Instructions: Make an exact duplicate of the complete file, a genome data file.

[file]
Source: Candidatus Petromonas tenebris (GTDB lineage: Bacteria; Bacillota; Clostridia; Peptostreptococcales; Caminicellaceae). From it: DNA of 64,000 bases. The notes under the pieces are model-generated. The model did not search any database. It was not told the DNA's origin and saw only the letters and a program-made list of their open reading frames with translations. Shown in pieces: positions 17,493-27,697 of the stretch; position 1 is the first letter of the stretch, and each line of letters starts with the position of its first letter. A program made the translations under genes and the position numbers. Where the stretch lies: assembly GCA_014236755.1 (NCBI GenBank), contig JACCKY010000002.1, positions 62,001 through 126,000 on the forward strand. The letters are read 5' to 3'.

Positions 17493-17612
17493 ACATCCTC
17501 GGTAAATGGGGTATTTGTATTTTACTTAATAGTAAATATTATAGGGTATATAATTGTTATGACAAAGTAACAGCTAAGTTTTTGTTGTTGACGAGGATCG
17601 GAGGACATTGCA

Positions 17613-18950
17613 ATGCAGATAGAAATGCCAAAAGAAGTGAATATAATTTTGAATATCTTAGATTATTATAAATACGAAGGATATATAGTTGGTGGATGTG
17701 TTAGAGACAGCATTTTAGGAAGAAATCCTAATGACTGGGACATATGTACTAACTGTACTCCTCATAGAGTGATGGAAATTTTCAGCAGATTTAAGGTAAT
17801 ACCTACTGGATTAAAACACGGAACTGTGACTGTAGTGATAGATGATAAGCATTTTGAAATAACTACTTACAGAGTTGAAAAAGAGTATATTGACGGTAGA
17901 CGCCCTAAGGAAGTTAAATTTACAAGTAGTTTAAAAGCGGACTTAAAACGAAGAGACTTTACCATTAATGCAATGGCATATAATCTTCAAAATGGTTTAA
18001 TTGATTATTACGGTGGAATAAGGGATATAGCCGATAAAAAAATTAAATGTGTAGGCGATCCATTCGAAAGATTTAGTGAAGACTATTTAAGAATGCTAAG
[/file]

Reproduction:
Source: Candidatus Petromonas tenebris (GTDB lineage: Bacteria; Bacillota; Clostridia; Peptostreptococcales; Caminicellaceae). From it: DNA of 64,000 bases. The notes under the pieces are model-generated. The model did not search any database. It was not told the DNA's origin and saw only the letters and a program-made list of their open reading frames with translations. Shown in pieces: positions 17,493-27,697 of the stretch; position 1 is the first letter of the stretch, and each line of letters starts with the position of its first letter. A program made the translations under genes and the position numbers. Where the stretch lies: assembly GCA_014236755.1 (NCBI GenBank), contig JACCKY010000002.1, positions 62,001 through 126,000 on the forward strand. The letters are read 5' to 3'.

Positions 17493-17612
17493 ACATCCTC
17501 GGTAAATGGGGTATTTGTATTTTACTTAATAGTAAATATTATAGGGTATATAATTGTTATGACAAAGTAACAGCTAAGTTTTTGTTGTTGACGAGGATCG
17601 GAGGACATTGCA

Positions 17613-18950
17613 ATGCAGATAGAAATGCCAAAAGAAGTGAATATAATTTTGAATATCTTAGATTATTATAAATACGAAGGATATATAGTTGGTGGATGTG
17701 TTAGAGACAGCATTTTAGGAAGAAATCCTAATGACTGGGACATATGTACTAACTGTACTCCTCATAGAGTGATGGAAATTTTCAGCAGATTTAAGGTAAT
17801 ACCTACTGGATTAAAACACGGAACTGTGACTGTAGTGATAGATGATAAGCATTTTGAAATAACTACTTACAGAGTTGAAAAAGAGTATATTGACGGTAGA
17901 CGCCCTAAGGAAGTTAAATTTACAAGTAGTTTAAAAGCGGACTTAAAACGAAGAGACTTTACCATTAATGCAATGGCATATAATCTTCAAAATGGTTTAA
18001 TTGATTATTACGGTGGAATAAGGGATATAGCCGATAAAAAAATTAAATGTGTAGGCGATCCATTCGAAAGATTTAGTGAAGACTATTTAAGAATGCTAAG